The Savannah branch of the NAACP is challenging what students know about the groundbreaking case that ended federally-sanctioned racial segregation in public schools. Next year marks 50 years since the Supreme Court ruled in the case of Brown vs. the Board of Education. On May 17, 1954, the Supreme Court ruled that "separate educational facilities are inherently unequal." Now, the NAACP is asking students to write about the impact of the ruling in an essay contest.
"What is the effect on education in Savannah? What is the effect on American education? Has it helped or hurt? Is education equal today, is it not equal today? We want to encourage people to think and provide some incentive for their thinking," explained Gwendolyn Fortson Waring, the project chairperson for the essay contest.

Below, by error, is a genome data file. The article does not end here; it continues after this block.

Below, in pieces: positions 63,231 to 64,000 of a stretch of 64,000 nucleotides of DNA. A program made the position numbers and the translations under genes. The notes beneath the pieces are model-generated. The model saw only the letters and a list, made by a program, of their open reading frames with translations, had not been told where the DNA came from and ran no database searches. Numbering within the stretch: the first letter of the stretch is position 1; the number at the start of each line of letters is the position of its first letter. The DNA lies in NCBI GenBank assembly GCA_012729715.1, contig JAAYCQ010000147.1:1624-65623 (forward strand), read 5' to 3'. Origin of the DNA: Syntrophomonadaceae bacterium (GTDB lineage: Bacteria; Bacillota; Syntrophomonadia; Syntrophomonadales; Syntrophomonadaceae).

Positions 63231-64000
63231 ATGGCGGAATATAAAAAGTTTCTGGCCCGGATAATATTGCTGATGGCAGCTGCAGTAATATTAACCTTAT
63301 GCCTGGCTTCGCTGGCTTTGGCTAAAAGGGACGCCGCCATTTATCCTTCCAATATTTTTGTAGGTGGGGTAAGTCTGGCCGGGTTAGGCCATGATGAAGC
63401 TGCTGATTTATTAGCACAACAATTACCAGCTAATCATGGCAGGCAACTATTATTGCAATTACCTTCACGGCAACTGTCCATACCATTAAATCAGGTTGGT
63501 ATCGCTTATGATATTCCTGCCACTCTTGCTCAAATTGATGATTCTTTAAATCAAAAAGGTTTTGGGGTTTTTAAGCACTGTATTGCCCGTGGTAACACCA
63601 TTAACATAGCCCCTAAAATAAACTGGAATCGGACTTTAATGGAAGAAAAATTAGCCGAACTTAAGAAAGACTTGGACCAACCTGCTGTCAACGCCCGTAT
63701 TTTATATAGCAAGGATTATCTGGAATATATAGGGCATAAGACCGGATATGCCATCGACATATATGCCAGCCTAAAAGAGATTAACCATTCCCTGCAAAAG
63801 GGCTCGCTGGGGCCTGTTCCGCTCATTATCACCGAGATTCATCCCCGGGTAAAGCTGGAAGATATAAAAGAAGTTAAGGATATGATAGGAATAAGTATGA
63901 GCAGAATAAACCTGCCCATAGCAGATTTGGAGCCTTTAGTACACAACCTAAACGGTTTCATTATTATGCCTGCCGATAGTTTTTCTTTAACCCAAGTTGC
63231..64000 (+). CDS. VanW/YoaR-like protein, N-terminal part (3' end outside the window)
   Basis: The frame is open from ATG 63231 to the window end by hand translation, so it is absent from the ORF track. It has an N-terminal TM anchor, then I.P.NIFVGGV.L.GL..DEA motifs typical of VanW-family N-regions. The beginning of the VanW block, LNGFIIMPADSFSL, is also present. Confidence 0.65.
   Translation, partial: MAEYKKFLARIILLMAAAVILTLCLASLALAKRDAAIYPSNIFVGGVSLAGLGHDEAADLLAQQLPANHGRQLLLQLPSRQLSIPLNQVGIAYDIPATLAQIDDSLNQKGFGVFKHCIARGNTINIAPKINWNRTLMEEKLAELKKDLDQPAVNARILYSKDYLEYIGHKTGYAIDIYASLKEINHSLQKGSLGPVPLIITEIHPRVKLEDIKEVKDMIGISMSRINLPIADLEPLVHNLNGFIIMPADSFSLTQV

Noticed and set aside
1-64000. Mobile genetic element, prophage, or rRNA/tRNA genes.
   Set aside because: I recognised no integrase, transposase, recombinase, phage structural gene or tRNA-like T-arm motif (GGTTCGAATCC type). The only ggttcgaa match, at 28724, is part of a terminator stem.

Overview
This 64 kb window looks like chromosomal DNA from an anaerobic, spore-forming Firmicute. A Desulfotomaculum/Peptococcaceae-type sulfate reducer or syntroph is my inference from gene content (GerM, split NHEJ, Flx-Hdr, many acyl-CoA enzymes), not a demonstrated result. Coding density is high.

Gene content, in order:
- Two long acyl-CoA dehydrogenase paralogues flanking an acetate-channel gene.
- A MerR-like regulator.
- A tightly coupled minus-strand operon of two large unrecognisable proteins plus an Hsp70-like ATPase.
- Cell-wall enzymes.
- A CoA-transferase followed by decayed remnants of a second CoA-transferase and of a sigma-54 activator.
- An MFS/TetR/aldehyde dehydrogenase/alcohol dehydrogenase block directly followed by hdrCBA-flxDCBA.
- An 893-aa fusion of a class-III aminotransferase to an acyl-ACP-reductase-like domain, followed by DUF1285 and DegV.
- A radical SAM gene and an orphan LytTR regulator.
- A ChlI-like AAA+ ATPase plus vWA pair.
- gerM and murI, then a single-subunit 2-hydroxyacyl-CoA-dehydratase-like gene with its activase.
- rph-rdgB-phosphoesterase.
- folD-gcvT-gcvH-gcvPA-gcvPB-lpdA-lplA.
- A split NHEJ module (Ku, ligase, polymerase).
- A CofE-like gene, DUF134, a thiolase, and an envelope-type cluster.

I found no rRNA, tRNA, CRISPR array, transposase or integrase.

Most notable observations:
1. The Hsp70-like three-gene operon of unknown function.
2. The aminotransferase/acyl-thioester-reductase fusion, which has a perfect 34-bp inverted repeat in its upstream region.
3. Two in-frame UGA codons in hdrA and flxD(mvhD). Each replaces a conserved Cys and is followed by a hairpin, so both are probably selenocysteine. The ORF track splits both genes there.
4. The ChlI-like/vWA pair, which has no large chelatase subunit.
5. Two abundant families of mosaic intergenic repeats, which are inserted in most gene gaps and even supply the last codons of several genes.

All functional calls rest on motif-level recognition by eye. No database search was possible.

The contest is open to all high school and college students. The essay can be no longer than 350 words, double spaced on white or off-white letter-sized paper. The margins should be standard one inch margins, with no clip art or graphics. Each essay must begin with your choice of one of the following questions: What is the effect of Brown vs. Board of Education of Topeka: 1. On education in Savannah? 2. On American education today? 3. How has it helped or hurt education today? 4. Is education truly equal now? 5. Did it create equal educational opportunities?
Prizes awarded for college students: First Prize: $750. Second Prize: $500. Third Prize: $250. Prizes awarded for high school students: First Prize: $500. Second Prize: $300. Third Prize: $200.